Warm Regards,

Dr. Alice

Does Divorce Make People Happy?  Findings from a study of Unhappy Marriages:  www.smartmarriages.com/does.divorce.html

 

 

 

 

 

 

 

 

Newsletter Name: 
Lifetree News

Celebrating Change

Lifetree News
Creating Prosperity with Harmony
Alice G. Vlietstra, Editor

October 2011

In This Issue:
1. Welcome
2. Five C’s for Celebrating Change
3. Conscious Relating
-
1.  Welcome

Here in the Northern Hemisphere, we are in the middle of celebrating the fall harvest. We enjoy seeing the colors of the trees and the fruits of our hard work.  When I think of the harvest, I think of the successes I have seen in the couples and families with whom I work.  Every dream has seeding times, growing times, and harvesting times.

It is deeply gratifying to me to celebrate the harvest of families who have grown their relationships. This continues to be a source of inspiration, healing, laughter, and joy for me and helps to create the kind of caring community that is needed for well being and flourishing of everyone. In this newsletter, I would like to share five C’s I have seen in families celebrating successful change.
 
2.  Five C’s for Celebrating Change

Character: 

From the ancient Greek philosophers to the recent work in Positive Psychology, one universal law of happiness and success remains. It was stated simply by Heraclitus   “Character is destiny.”  Character reflects those qualities we have within ourselves, as love, generosity, and wisdom, which honor our higher ideals in the best interest of all.   When faced with a challenge, we can choose to honor these values and grow or we can choose blame and shame. 

When we take responsibility, it leads to a deep sense of gratification and happiness, both for ourselves and others.  I find that when individuals and families bring in their problems, the character strengths that enable them to handle such are often right beneath the surface.  Take time to discover your strengths.  This will help you stay the course to create a more positive outcome.

Commitment: 

What is the major difference between those who succeed and those who do not?  I would say it is commitment, whether it is for business, marriage, or personal happiness. In a classic study headed by Linda Waite, a team of family researchers studied people who had described their marriage as “unhappy” or “very unhappy.”Of those who divorced, only 19% were happily remarried five years later. 
Those who stayed in the marriage, more than 70% were now happily or very happily married. This was true for the majority of the relationships as long as they did not have serious abuse. The relationships got happier not because the partners resolved problems, but because they stubbornly outlasted them. The effect of commitment is outstanding.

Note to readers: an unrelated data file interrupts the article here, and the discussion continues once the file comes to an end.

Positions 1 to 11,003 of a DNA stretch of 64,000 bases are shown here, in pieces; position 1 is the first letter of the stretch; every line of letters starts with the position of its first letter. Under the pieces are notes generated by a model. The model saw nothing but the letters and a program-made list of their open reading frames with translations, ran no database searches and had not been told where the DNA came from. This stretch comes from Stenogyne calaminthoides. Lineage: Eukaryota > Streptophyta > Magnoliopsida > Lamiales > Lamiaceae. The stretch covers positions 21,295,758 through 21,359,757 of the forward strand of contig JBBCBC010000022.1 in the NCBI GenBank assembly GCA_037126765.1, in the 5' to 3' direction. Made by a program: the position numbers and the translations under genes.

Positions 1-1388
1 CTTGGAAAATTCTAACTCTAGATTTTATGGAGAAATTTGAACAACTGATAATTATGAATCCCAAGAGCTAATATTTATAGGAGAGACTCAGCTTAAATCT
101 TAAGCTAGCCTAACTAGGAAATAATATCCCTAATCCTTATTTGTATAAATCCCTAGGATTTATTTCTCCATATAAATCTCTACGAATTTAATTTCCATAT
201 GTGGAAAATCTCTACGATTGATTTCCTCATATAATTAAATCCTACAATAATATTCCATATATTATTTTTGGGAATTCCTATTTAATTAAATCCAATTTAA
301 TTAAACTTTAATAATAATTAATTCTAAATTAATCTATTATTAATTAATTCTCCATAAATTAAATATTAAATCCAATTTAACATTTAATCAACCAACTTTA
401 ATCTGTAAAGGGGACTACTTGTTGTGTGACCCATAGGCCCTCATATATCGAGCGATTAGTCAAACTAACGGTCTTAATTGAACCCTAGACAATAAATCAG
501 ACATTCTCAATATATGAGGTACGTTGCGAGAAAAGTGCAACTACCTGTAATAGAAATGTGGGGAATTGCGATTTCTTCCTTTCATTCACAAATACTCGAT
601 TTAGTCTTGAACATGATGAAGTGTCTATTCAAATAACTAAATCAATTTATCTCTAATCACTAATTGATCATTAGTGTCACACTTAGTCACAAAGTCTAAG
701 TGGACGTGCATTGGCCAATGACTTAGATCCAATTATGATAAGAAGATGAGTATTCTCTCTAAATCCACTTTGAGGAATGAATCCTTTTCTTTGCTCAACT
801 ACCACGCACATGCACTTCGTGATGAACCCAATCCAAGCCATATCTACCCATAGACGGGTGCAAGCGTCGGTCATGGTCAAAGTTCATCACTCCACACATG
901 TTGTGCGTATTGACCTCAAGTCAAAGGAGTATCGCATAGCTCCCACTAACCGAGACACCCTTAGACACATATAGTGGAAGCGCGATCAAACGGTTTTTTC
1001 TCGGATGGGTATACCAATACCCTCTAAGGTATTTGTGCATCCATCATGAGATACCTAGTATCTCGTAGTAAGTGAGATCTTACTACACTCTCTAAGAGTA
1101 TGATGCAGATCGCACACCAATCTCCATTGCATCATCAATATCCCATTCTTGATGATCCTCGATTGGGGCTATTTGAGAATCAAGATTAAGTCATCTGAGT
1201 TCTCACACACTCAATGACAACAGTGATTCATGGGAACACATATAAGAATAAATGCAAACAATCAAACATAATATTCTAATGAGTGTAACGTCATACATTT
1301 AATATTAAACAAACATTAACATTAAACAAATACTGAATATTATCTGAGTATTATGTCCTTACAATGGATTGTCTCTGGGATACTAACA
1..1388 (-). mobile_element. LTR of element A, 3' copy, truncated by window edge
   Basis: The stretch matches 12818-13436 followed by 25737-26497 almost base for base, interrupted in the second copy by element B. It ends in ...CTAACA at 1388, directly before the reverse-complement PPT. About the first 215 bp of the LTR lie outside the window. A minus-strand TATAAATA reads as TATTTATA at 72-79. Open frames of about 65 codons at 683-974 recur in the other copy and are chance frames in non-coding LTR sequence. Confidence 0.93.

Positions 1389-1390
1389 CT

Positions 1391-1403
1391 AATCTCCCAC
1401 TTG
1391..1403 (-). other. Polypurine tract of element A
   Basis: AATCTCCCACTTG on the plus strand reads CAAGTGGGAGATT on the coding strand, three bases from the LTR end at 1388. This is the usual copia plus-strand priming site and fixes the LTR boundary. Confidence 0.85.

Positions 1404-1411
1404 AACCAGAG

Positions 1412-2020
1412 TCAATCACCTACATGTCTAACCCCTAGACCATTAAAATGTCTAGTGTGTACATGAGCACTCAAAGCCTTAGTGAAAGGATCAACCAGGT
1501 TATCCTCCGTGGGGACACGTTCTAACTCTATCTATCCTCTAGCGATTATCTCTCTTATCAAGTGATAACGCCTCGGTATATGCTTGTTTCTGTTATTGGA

Connection: 

The deepest connection that is needed for a successful relationship is your connection with yourself: mind, body, and spirit. You also need to know your values, needs, and desires.  Connecting within is critical for moving beyond power struggles.  Repeated patterns of conflict, most frequently, are not about the present but about old childhood patterns from the past. Because of the immaturity of the child’s mind, these patterns are often negative and limited. They do not reflect the truth about us, but rather the false assumptions of the child.  By connecting and naming them we can establish compassion for ourselves and others, put them in perspective, and replace them with our adult skills and strengths in the present. Then conflict can be used for learning and growth.

Communication:

Communication is most effective when it is positive.  As I have shared in the July newsletter, businesses flourish when the ratio of positive to negative statements is 3:1, relationships flourish when the ratio of positive to negative is 5:1. When our connections are positive, we are more able to acknowledge our strengths, to collaborate, to share resources, and tolerate minor infractions.    Positive emotions build upon the past and broaden our perspective. They help us to create solutions that work for all.

Co-Creative Solutions:

When you are more consciously aware of your needs and desires, your strengths, your vision and mission, you have the power to determine what a fulfilling relationship would look like.  We like to be in relationships where we can contribute our strengths to work together to serve a common goal.  Then small actions, the little things in life, can have a big impact.  Take time to celebrate them.

3 . Conscious Relating

Present day couples are searching for relationships that provide purpose and meaning as well as security.  They are searching for unions that honor individual uniqueness within the relationship.  Modern partnerships that are the most fulfilling are ones in which the couple shares a common purpose, has compatible values, good communication, and are mutually supportive (Guttmann, 2001).  Individuals want to be unique as well as connected.  The five C’s of celebrating change are opening a whole new territory of conscious relating that allows for more individual expression, peace, and harmony than we had before.  It is well worth the adventure of your discovery.  Join us to learn more about this process in our teleconference on Tuesday, October 25, 9:00 -10:00.  “The Five C’s of Celebrating Change” Check the sidebar for the number.

Warm Regards,

Dr. Alice

Does Divorce Make People Happy?  Findings from a study of Unhappy Marriages:  www.smartmarriages.com/does.divorce.html

 

 

 

 

 

 

 

 

Newsletter Name: 
Lifetree News

The Long Life of Character

Successful Relating
Fulfillment through Connection and Community
Alice G. Vlietstra, Ph.D.
October, 2009
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In this issue:
==============

1. Welcome
2. The Short Life of Materialism
3. The Long Life of Character
4. The Challenge
5. Announcements

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1. Welcome
=============
Welcome.  Fall is here.  In the Midwest US the trees are displaying their beautiful red, yellow, and orange colors.  It is the time of harvest, sharing, and celebrating life. 

The new harvest this year brings stories of people who are replacing their failed money serving mindset with the mindset serving life.  The idea that we might put life ahead of money, at first, may seem unrealistic, but not when you understand how we are wired. This is the focus of this e-newsletter. 

It will also be the focus of our upcoming complementary workshop November 10.  See the details at http://www.achieveprosperitywithharmony.eventbrite.com

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2.  The Short Life of Materialism  
==============